When entering the home buying arena, one of the most common questions to ask involves the home’s average energy usage cost. Although this can be helpful, there are a lot of factors that can change pretty drastically after you become the homeowner and may leave you with a larger-than-expected energy bill.
Enter the Home Energy Score™.
What is the Home Energy Score™?
The U.S. Department of Energy compares the Home Energy Score™ to the miles-per-gallon rating provided for cars. Like the miles-per-gallon rating, this metric allows buyers, renters, or homeowners the opportunity to compare credible information regarding a home’s energy use. It provides standard assessment requirements and allows buyers to easily compare one home in the area to another since buildings are scored on a level of one to ten.
The report also offers helpful tips for cost improvements along with the annual cost savings estimates those changes would gain.
At present, very few cities require this report for home sales, but this number is increasing as the number of voluntary assessments increases across the country. Portland, Oregon, began requiring the report to be included in real estate listings in January 2018. Since then, more than 23,000 scores have been generated. Other cities within Oregon are beginning to join Portland as well. In Berkley, California, the Home Energy Score™ is included as part of a home sale.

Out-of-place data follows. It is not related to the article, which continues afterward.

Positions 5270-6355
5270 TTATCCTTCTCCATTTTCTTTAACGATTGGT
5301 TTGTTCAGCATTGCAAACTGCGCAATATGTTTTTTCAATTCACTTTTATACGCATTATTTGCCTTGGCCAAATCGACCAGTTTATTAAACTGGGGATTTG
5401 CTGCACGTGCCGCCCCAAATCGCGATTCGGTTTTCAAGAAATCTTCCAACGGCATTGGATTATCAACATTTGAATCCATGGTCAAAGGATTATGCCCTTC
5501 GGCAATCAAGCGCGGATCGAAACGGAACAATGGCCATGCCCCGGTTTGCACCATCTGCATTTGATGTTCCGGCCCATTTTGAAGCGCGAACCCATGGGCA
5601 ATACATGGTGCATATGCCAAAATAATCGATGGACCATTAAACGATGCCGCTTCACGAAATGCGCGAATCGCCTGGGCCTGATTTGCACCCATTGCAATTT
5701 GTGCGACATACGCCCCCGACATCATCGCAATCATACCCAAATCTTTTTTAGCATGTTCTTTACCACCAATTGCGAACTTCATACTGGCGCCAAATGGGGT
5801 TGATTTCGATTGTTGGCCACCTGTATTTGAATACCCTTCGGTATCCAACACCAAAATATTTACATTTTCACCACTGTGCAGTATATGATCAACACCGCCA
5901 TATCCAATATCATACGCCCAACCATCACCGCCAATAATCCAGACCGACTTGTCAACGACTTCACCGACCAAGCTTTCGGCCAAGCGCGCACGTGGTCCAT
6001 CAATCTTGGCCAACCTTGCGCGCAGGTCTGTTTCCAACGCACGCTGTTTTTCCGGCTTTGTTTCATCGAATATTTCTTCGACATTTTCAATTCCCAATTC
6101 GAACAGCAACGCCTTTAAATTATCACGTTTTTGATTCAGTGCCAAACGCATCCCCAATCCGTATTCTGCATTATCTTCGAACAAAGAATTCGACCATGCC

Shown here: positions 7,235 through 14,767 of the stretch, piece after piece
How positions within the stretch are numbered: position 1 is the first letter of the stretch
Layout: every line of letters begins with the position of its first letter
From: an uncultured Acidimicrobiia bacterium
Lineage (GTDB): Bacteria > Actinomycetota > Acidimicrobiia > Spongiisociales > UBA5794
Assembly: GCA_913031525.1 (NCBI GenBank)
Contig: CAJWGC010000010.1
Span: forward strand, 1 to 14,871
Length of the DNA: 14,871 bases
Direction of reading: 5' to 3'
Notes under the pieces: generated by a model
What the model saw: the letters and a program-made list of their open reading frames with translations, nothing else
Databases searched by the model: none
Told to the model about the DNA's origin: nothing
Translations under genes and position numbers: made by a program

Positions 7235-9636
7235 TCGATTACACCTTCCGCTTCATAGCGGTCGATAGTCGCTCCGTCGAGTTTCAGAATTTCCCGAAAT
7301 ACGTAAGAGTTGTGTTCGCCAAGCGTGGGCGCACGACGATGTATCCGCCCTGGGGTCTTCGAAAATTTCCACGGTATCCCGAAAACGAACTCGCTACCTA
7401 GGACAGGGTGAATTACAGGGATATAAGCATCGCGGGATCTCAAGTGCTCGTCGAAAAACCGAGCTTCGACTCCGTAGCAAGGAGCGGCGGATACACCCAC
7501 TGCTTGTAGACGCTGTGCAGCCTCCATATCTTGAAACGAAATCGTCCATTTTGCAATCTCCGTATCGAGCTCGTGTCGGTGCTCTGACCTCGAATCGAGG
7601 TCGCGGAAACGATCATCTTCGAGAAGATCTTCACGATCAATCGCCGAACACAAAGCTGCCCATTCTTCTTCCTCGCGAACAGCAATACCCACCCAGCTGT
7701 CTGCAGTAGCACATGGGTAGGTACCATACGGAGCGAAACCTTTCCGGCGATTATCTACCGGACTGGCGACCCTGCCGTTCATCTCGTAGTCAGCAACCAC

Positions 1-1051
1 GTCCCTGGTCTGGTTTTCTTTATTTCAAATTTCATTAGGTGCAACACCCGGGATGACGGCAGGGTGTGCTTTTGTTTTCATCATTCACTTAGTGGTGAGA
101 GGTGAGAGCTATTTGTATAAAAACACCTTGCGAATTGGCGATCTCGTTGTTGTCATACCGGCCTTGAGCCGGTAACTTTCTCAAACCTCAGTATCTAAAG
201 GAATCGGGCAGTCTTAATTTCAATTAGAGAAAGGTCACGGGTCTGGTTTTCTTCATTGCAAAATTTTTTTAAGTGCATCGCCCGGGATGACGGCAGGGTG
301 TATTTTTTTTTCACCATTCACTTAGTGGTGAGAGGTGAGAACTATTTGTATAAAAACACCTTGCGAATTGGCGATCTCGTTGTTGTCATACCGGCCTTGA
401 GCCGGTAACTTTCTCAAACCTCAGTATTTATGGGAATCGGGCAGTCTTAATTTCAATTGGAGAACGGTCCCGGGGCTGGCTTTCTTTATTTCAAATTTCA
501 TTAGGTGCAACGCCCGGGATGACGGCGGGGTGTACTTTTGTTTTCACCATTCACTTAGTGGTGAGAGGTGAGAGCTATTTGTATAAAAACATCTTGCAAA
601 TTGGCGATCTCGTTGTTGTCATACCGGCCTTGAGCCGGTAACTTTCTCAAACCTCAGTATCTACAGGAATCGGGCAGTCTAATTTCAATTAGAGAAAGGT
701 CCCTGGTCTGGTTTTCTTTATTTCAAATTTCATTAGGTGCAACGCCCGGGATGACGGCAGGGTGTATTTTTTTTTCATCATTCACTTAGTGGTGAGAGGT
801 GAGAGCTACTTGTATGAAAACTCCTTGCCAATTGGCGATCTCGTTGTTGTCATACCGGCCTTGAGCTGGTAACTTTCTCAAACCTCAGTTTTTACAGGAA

Today it seems unimaginable to purchase a vehicle without knowing the mpg rating, the U.S. Department of Energy hopes the Home Energy Score™ will become the same very soon.
How to Request a Professional Home Energy Assessment
While the availability of certified home energy assessment companies varies per state, the easiest way is to visit the U.S. Department of Energy’s website for an interactive look at how to schedule an inspection. Remember scores are available for owners, potential buyers, and renters, but you will need coordination with the current occupant to be completed.
DIY vs. Contractor Home Energy Score™ Improvements
As a potential homeowner knowing what elements can be do-it-yourself improvements and what jobs need to be contracted out is important. We’ll detail five-weekend jobs you can do yourself and five jobs that are best left to the professional.
5 DIY Energy Saving Repairs
DIY improvements can make a much larger dent in your energy loss than one may imagine. With online tools to help, anyone can start small and make big impacts.
Locate and Seal Air Leaks
Although savings differ, experts say sealing leaks alone can save you up to 25% on your energy bills. First, make a list of all the places in the home you can feel drafts and tackle those first. Next, look for less noticeable leaks. Check areas where two building materials meet and along baseboards, plumbing fixtures, and electrical outlets. These are common locations for air leaks. Caulk and other sealants only last so long, so replacing them with new formulas can make a big difference.